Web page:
Viet Nam must tackle illegal rhino horn trade or face sanctions under CITES | WWF

Viet Nam must tackle illegal rhino horn trade or face sanctions under CITES

Posted on 13 September 2016    
White rhinoceros in Lake Nakuru National Park, Kenya
© Martin Harvey / WWF
With the rhino poaching crisis showing no signs of abating, Viet Nam must crack down on its rampant illegal rhino horn trade or face sanctions, WWF said ahead of a critically important wildlife trade conference next week in South Africa.
 
As the world’s largest market for illegal rhino horn, Viet Nam’s failure to shut down illegal markets, disrupt the trafficking networks and prosecute the traffickers will be in the spotlight as Johannesburg hosts the 17th Conference of the Parties (CoP17) to the Convention on International Trade in Endangered Species of Wild Fauna and Flora (CITES) from September 24-October 5.
 
This will be the largest CITES meeting ever with participation of 181 countries and a record number of items up for negotiation, including wildlife trade issues relating to elephants, sharks, pangolins and tigers. But given its location in South Africa, which has lost nearly 6000 rhinos to poachers since 2007, including more than 700 so far this year, rhino issues will be high on the agenda.
 
Despite widespread evidence of rhino horn openly for sale in Viet Nam, authorities have made no significant rhino horn seizures within their borders and have reported no successful prosecutions.
 
“Viet Nam’s poor law enforcement record speaks for itself: ending the illegal rhino horn trade and helping to save Africa’s rhinos is clearly not a priority for the government,” said Ginette Hemley, WWF Head of Delegation to CITES. “With around three rhinos being poached each day, there is no time to lose. CITES must take a tough line with Viet Nam: swiftly implement critical measures to tackle the illegal rhino horn trade or be banned from legally trading many wildlife products.”
 
Specifically, Viet Nam must agree to enact new regulations to treat wildlife crime as a ‘serious crime’ with a minimum sentence of four years in prison; legislate to treat fake rhino horn as real rhino horn for enforcement and prosecution purposes; and successfully target and prosecute illegal traders and traffickers. Otherwise, CITES must call on countries to prohibit trade with Viet Nam in all CITES-regulated wildlife.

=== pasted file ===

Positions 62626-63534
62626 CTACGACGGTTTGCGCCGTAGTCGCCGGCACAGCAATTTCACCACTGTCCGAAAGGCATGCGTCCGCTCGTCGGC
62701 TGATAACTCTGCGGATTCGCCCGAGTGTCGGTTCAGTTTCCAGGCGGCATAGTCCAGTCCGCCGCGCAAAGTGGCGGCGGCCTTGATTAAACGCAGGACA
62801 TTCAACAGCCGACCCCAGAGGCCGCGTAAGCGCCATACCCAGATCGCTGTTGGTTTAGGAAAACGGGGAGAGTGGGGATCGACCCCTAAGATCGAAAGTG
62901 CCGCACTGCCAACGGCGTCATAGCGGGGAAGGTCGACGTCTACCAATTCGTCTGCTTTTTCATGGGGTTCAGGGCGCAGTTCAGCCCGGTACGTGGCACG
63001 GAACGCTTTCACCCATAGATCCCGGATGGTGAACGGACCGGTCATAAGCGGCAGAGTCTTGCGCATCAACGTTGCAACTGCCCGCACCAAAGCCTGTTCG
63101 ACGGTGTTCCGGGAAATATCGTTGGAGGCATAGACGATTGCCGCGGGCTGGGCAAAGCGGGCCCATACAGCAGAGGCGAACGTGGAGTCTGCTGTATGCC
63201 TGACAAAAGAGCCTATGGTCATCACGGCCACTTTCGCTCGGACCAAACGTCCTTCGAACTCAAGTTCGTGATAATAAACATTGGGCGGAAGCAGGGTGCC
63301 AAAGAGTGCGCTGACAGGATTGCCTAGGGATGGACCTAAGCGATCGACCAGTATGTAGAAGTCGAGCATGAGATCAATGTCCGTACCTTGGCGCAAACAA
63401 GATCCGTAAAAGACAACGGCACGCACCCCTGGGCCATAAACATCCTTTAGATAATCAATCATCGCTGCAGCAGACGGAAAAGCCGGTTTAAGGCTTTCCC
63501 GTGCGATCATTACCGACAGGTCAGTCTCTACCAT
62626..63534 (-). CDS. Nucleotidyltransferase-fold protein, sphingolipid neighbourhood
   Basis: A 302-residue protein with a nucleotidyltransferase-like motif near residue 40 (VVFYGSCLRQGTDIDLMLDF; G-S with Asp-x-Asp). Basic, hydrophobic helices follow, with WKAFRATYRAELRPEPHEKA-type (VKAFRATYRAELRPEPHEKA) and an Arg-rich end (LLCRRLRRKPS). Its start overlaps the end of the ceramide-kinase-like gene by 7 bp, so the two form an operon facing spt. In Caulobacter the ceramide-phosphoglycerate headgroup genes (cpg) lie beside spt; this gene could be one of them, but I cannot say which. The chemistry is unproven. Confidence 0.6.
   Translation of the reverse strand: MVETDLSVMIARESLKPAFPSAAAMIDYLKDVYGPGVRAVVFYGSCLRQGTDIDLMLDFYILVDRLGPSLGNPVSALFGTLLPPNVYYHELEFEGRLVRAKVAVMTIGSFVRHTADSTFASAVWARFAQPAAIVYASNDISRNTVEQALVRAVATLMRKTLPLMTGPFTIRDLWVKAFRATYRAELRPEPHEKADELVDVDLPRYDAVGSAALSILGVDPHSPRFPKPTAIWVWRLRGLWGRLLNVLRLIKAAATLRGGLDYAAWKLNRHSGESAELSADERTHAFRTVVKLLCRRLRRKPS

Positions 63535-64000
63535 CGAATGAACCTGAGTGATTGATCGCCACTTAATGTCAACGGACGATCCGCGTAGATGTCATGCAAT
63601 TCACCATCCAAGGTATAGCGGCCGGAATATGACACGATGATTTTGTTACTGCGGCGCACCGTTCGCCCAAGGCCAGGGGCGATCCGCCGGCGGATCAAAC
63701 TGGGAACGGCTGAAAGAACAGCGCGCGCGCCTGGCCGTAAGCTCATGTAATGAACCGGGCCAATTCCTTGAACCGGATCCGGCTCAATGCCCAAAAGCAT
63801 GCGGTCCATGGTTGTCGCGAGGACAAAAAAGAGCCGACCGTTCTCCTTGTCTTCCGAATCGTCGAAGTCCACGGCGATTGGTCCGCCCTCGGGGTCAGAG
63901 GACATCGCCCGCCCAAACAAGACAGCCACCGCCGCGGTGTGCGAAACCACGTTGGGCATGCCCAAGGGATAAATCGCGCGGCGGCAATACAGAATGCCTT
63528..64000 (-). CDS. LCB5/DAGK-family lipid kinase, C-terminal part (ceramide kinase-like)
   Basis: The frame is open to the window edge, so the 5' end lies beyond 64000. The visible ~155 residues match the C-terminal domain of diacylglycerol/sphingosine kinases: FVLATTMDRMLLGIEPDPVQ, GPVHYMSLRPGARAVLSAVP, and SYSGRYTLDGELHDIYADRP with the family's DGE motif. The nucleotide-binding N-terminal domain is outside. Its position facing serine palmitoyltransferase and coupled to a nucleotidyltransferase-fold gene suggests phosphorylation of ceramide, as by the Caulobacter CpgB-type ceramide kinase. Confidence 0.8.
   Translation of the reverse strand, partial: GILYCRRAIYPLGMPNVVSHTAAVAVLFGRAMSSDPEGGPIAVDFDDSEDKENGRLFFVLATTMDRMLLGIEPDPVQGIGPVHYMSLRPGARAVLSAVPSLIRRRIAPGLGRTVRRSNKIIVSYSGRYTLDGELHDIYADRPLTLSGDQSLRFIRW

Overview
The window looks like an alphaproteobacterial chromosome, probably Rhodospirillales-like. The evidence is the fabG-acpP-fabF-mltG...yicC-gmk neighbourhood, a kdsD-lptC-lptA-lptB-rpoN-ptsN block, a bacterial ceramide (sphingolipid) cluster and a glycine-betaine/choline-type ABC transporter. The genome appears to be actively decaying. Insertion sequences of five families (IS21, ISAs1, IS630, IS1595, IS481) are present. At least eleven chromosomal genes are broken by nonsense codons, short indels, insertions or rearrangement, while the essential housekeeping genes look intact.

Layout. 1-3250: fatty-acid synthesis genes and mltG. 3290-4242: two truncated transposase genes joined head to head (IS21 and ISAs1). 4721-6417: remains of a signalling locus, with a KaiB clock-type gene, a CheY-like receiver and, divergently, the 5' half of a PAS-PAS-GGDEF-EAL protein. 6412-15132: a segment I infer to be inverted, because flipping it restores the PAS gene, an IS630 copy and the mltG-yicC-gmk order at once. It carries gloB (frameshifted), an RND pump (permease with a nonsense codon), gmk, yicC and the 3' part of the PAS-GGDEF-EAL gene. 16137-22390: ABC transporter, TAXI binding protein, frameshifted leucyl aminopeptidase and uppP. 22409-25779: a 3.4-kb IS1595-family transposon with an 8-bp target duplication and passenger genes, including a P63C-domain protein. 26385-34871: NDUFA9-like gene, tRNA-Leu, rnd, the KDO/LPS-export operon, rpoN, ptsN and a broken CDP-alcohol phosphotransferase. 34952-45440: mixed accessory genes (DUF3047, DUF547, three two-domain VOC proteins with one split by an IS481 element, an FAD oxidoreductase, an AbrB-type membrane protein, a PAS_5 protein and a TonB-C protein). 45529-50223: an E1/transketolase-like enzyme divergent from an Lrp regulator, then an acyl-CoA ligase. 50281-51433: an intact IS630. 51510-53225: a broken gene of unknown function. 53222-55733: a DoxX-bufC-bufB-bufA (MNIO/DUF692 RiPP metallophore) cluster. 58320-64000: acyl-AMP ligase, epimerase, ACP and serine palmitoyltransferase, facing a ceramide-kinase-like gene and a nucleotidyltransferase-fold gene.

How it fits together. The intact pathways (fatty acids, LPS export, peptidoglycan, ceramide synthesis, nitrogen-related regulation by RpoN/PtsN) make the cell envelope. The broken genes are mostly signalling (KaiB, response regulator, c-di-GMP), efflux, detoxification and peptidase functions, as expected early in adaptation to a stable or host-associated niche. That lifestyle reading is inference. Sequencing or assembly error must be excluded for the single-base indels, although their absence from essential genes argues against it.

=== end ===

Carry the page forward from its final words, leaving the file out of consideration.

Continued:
Besides Viet Nam, CITES must also compel other countries along the illegal rhino horn trade chain to do more. South Africa has devoted considerable resources to stopping poaching with some success but longer term interventions involving communities and addressing transnational criminal networks are required. Mozambique must ramp up its efforts to prevent smugglers using its territory and China, another major consumer of rhino horn, needs to focus on reducing demand.
 
“International trade bans are critical to saving wildlife, but without rigorous efforts to prevent poaching and trafficking they are never enough on their own. Organized criminal networks will continue to target threatened species, as we have seen with rhinos, elephants and tigers,” said Hemley.
 
The illegal ivory trade will also be a major agenda item at the conference. With tens of thousands of African elephants being poached each year and an international ivory trade ban already in place, CITES must focus on the measures needed to effectively implement the ban and deal with the fundamental issues behind the illegal ivory trade – corruption, inadequate laws and lack of enforcement in countries along the illegal ivory trade chain, and rampant demand in Asia.
 
In particular, it is critical that all 19 African and Asian countries most implicated in the illegal ivory trade rigorously implement their National Ivory Action Plans under CITES, which are beginning to yield results. Independent reviews of each country’s progress are needed and countries failing to act should also face the threat of CITES trade sanctions.
 
Meanwhile, CITES Parties should give greater trade protection to a range of species, including all 8 species of Asian and African pangolins, thresher and silky sharks, devil rays, African grey parrot, rosewood trees, and flapshell and softshell turtles.
 
But the conference will also provide countries with the chance to decrease the restrictions on trade in some species, such as the peregrine falcon and the Cape mountain zebra, which have recovered since they were placed on Appendix I of CITES – the highest level of trade protection.
 
“The recovery of species like the peregrine falcon shows that CITES can work and that populations can bounce back thanks to trade bans and conservation efforts,” said Hemley. “If the world takes decisive action in Johannesburg, we can look forward to more success stories in the future.”
 
Along with specific species proposals, the conference will also address broader issues that will be critical to long term success, such as improving the livelihoods of local communities, tackling corruption and reducing demand for illegal wildlife products.
White rhinoceros in Lake Nakuru National Park, Kenya
© Martin Harvey / WWF Enlarge
CITES CoP17 logo
© Department of Environmental Affairs, South Africa Enlarge
Ivory stockpile in South Africa
© WWF / Folke Wulf Enlarge
Spinetail Devil Ray, Maldives. Fiji has proposed that all devil ray species are protected under CITES
© Guy Stevens / Manta Trust Enlarge
Pangolin, the most trafficked mammal in the world.
© Keith & Colleen Begg Enlarge

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